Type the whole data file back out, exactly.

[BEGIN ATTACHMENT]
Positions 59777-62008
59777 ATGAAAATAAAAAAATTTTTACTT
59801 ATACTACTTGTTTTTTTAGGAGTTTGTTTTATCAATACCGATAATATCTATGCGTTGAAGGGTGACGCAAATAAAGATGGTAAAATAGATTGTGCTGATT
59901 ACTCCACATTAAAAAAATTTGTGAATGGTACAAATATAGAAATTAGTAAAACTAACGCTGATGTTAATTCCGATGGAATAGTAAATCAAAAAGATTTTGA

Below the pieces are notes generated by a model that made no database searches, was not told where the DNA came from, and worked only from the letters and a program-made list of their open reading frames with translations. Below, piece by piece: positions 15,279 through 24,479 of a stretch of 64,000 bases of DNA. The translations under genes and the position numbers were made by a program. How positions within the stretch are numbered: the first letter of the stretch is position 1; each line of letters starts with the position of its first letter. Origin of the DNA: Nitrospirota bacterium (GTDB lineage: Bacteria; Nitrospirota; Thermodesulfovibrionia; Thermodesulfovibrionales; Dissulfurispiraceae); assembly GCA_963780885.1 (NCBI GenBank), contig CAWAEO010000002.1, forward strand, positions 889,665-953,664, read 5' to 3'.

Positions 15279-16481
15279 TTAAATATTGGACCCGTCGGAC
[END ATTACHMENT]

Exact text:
Positions 59777-62008
59777 ATGAAAATAAAAAAATTTTTACTT
59801 ATACTACTTGTTTTTTTAGGAGTTTGTTTTATCAATACCGATAATATCTATGCGTTGAAGGGTGACGCAAATAAAGATGGTAAAATAGATTGTGCTGATT
59901 ACTCCACATTAAAAAAATTTGTGAATGGTACAAATATAGAAATTAGTAAAACTAACGCTGATGTTAATTCCGATGGAATAGTAAATCAAAAAGATTTTGA

Below the pieces are notes generated by a model that made no database searches, was not told where the DNA came from, and worked only from the letters and a program-made list of their open reading frames with translations. Below, piece by piece: positions 15,279 through 24,479 of a stretch of 64,000 bases of DNA. The translations under genes and the position numbers were made by a program. How positions within the stretch are numbered: the first letter of the stretch is position 1; each line of letters starts with the position of its first letter. Origin of the DNA: Nitrospirota bacterium (GTDB lineage: Bacteria; Nitrospirota; Thermodesulfovibrionia; Thermodesulfovibrionales; Dissulfurispiraceae); assembly GCA_963780885.1 (NCBI GenBank), contig CAWAEO010000002.1, forward strand, positions 889,665-953,664, read 5' to 3'.

Positions 15279-16481
15279 TTAAATATTGGACCCGTCGGAC